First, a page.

SureCall's Hongtao Zhan on the State of the Signal Booster Industry
Hongtao Zhan is the Founder and CEO of SureCall, Inc. and the inventor and patent holder of such critical technology as the wideband (5 band) signal booster and Extended Range Technology. SignalBoosters.com interviewed the 52-year old entrepreneur to get his unique take on the industry, from new trends to predictions for the future.
SignalBoosters.com: We’re here with Hongtao Zhan, of SureCall. Hong, thank you for joining us.
Hongtao: Thank you for having me.
This first question is a simple one: who are you? Everyone in the business of signal boosters may know, but tell us a little bit about yourself.
I’m the Founder and CEO of SureCall, based out of San Jose, California. I founded the company in 2001, and we’ve been developing and manufacturing signal boosters ever since. But I do more than just run the company. Part of what I love is inventing things. I’ve lost count of the number of patents I’ve held over the years - it’s at least 20. I take great pride in that, and I make sure to take part in every invention and product we launch. With all these patents and inventions, I feel confident in saying that SureCall is a big innovator in the signal booster industry, and that’s helped our company enjoy year-over-year growth every single year since our founding.
Congratulations. So you’re not only the president of your company, but an inventor, as well? Tell us a little bit about that, and your background.
Well, both of my parents were professors, so education and academic achievement is extremely important to me. They both taught during the Mao era in Northwestern China, which, if you didn’t know, was during the Cultural Revolution - not the best time to be a professor. So, I admire and respect both my parents for that, and they instilled a great sense of love for learning in me. My father, in particular, was an engineering professor.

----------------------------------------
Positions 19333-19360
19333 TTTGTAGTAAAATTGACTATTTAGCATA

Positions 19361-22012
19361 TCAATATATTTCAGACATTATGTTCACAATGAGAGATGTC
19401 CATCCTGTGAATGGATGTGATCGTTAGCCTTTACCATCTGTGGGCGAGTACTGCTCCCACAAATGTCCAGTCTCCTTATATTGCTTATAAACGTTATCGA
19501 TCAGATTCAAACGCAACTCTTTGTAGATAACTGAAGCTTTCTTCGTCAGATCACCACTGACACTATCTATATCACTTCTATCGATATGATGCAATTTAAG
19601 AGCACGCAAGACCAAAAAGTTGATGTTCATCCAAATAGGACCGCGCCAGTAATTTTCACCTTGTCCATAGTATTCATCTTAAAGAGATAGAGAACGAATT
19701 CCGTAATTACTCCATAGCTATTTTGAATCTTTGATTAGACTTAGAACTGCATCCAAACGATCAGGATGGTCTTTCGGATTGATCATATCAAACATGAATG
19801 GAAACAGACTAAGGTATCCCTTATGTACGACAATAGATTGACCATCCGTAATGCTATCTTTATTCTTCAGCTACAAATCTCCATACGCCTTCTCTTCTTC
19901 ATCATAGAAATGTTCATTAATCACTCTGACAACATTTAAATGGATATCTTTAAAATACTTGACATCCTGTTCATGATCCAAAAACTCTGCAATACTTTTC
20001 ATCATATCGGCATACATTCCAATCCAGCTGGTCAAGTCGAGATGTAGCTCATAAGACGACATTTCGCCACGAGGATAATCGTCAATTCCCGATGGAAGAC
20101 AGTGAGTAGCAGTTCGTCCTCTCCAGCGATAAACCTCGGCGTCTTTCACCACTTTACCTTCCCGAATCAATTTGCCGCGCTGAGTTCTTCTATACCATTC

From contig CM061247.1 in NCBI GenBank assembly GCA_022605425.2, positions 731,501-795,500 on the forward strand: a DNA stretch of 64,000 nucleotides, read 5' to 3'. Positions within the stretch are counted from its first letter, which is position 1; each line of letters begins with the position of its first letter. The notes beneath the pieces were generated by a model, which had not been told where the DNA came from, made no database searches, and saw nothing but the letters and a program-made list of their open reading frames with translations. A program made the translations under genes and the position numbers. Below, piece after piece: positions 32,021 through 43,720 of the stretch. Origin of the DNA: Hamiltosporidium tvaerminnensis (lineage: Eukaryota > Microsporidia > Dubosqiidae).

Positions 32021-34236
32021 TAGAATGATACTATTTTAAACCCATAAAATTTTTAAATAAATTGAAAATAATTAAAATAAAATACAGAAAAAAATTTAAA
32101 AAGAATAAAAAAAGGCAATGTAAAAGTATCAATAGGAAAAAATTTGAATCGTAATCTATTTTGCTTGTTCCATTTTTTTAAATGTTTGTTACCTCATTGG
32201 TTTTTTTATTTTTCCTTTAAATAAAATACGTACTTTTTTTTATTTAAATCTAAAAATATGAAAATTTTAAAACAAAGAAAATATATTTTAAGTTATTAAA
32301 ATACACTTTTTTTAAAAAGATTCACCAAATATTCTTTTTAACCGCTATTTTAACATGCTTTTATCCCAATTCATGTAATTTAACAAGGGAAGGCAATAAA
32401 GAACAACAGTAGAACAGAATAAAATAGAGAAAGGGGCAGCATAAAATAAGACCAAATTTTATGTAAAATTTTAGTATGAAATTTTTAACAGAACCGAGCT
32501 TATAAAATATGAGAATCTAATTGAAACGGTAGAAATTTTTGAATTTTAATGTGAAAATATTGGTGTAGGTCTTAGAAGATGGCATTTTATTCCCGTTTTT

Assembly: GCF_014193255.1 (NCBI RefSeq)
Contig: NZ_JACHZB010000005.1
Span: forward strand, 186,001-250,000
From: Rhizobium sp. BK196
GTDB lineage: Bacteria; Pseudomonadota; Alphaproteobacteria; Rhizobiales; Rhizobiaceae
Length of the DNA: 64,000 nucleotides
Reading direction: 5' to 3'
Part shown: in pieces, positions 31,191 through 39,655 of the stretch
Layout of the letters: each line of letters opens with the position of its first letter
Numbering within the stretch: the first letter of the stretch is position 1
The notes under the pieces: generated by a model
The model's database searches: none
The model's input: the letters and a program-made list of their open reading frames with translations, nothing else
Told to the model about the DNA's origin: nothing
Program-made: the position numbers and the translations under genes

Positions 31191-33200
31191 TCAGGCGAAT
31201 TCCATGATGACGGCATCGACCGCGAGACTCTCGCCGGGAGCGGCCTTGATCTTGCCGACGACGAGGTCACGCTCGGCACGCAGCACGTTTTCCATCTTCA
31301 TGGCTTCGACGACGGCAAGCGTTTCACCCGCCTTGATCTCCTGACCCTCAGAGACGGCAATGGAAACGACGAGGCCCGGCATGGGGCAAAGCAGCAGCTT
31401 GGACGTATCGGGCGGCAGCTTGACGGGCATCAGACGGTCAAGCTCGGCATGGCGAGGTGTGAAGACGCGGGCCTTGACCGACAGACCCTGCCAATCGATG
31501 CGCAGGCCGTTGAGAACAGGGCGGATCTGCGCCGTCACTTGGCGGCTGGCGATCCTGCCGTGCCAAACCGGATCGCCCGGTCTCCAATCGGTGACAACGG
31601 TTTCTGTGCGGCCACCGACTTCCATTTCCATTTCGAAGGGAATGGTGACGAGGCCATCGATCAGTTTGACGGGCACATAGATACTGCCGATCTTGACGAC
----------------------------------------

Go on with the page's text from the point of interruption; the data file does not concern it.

My other great love is technology. From a young age I saw rapid change in China. After Mao’s death and China’s change in direction, new technologies entered my life seemingly every day. I wanted to be an engineer, like my father, so I worked hard and got into the top engineering school in China, then came to the US as a student at UCLA for my master’s and PhD.
I started working in Silicon Valley for a company called Cirrus Logic in 1997. I left them in 1999, where I started working for a startup. Within a year, the company was sold, and, using the money I made off that, founded SureCall. Around that time, the dotcom bubble was beginning to burst, so placing my money into a new venture was the smartest move. But it wasn’t just that - I saw the potential in cell phone signal boosters.
Let’s talk about that. What got you interested in designing signal boosters?
Well, around the year 2000, I started noticing the limitations of cell phones at the time. Back then, we really only used phones for calling - even text wasn’t yet something frequently offered. But even when the phones only had to worry about maintaining calls, they were unreliable. Most of us remember: driving through a tunnel and dropping calls, or having people cut in and out - these were commonplace, more common than today. So making sure signal reached people’s phones was something I wanted to do.
My original idea was something far more complicated than a signal booster. The signal booster was to be just one part of a bigger operation, but it proved to be difficult to implement and definitely harder to sell, so I took the pieces I had invented to boost signal and marketed it as our first signal booster.
What was your first signal booster like?
Back then, it could only boost a single band, and had to plug into the cell phone directly to work. We went from there to 2G, which was a dual band booster, then 3G and 4G. Now we’ve got the Force 8 signal booster with up to eight bands, so you know the industry has come a long way in a relatively short time.